When you’re a practice administrator or a dedicated marketing manager, you may feel as though you're standing between your ophthalmologist or medical director and the design agency tasked with re-designing your ophthalmic practice website.
It’s easy to feel like you’re being pulled in two different directions: you’re trying to convey the vision of the practice to the design agency, while on the other hand, you want to give the agency what they need to finish their work. It can be stressful!
If you‘re a practice administrator or marketing manager, there are several ways you can simplify the website design process for both yourself and the people you're working with.
1. Be Clear About the Vision Before You Start
Take the time to talk through the ophthalmologist or medical director’s vision for the website redesign and what they expect it to accomplish. Make sure you understand exactly what your boss is wanting so that you will be better able to communicate it to the design agency when the time comes.
If you’ve chosen a good web design agency, they will ask plenty of questions about your vision for the site, including features, look and feel, and all the various ways patients could use the site…and if you’ve done your homework, you’ll be able to answer these questions. The best way to make yourself valuable (both to your boss and the creative agency) is to be informed and “in the know.”
2. Remember: Keep It Simple, Stupid
It’s all too easy to get caught up in what the modern web has to offer, and when redesigning your practice website, it’s very tempting to want to integrate every new feature, widget, and functionality. The creative agency loves this, as they may want to sell you on more features, which can make project cost balloon quickly.
But if you want to make the process a success for everyone, remember to keep it simple. Research shows that when confronted with several options, patients are far less likey to make a choice…so keep your website simple and straightforward. By doing so, you can create a website that attracts patients with its simplicity.
Make sure you know the answers to these questions:
- What information really needs to be on the homepage? This includes vital contact information, information about exactly what your practice does, and any special services you offer, etc.
- What images are relevant to your website? What tone do you want to create for your patients?
3. Understand Your Brand
Your practice's brand should deﬁne your new website, not the other way around.
When you fully understand your brand, you can better integrate it with the website redesign process. Not only that, you‘ll be better able to communicate it to the creative agency. This includes important concepts, questions, and high-level ideas like these:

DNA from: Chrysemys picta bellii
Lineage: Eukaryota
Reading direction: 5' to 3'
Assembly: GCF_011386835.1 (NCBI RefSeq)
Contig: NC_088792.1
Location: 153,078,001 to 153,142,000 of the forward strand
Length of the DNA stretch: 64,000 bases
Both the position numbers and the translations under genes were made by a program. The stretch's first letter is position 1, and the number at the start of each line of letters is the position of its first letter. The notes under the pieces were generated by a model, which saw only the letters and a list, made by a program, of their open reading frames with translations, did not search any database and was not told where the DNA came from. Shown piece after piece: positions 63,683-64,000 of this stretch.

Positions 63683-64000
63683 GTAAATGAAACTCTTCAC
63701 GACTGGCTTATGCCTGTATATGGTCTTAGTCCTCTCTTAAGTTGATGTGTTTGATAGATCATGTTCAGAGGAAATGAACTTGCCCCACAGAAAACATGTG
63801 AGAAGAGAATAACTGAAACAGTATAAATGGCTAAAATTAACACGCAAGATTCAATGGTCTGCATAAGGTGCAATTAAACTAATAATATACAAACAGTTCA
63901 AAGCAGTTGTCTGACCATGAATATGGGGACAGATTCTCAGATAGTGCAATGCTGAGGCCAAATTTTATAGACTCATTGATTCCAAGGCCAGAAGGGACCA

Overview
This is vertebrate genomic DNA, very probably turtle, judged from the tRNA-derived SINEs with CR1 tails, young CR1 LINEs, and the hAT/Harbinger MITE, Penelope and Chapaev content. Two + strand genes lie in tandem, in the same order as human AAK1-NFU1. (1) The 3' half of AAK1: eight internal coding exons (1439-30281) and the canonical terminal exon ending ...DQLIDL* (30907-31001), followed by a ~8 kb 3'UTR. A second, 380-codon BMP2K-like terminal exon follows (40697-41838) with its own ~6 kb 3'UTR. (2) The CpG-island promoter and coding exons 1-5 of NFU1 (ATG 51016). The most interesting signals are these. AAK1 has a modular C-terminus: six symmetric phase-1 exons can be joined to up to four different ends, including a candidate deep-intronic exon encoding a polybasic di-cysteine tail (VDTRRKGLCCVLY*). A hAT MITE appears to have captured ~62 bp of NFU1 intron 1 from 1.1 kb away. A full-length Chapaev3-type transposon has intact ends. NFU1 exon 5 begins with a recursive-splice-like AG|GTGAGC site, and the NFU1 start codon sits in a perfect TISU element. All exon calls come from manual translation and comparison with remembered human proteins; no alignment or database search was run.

- What sets your practice apart? Is there one procedure or service in particular that your practice specializes in?
- Is there one particular demographic you really want to target?
- How can you integrate your logo and color scheme into your website in a way that markets to your that audience?
- Begin with the end in mind: what is your primary “call to action”? What should patients do next?
- How does your current website convey your brand? What things do you want to keep? What things should you get rid of?
4. Choose Your Metrics
You don't just have a website because you’re expected to have one in today’s highly digital society. Your website must exist to accomplish a specific purpose. Make sure that you've defined that purpose in writing before you sit down with the web design agency. Then, discuss what metrics will be used in order to measure that progress. This may include tracking the number of visitors to your site, measuring visits as a result of specific keywords, or determining your local search engine ranking.
Keep in mind that for your practice, the goal isn't just to bring in new patients – it’s also to better serve your current patients. Before you begin your website redesign, reach out to some current patients to identify their “pain points” about their visit. Was your website hard to navigate? How easy was it to book an appointment? Were they encourage to leave an online review of their experience?
Taking the time to interview past patients will give you very tangible items to discuss with your web design agency.
What’s more, your medical director may not have any idea of what metrics they want to track – so offering suggestions on how to track key metrics and improve patient experience may just earn you brownie points in their eyes.
Your ophthalmic practice website redesign doesn't have to be a stressful process. The goal is to make it a smooth, easy journey that leads to a brand new website that serves both your practice and your patients alike.
If you want to delight your ophthalmologist and make the most of your website redesign, a keen understanding of what you want to accomplish, how to measure it, and what vision everyone has in mind is the best way to keep the process moving smoothly.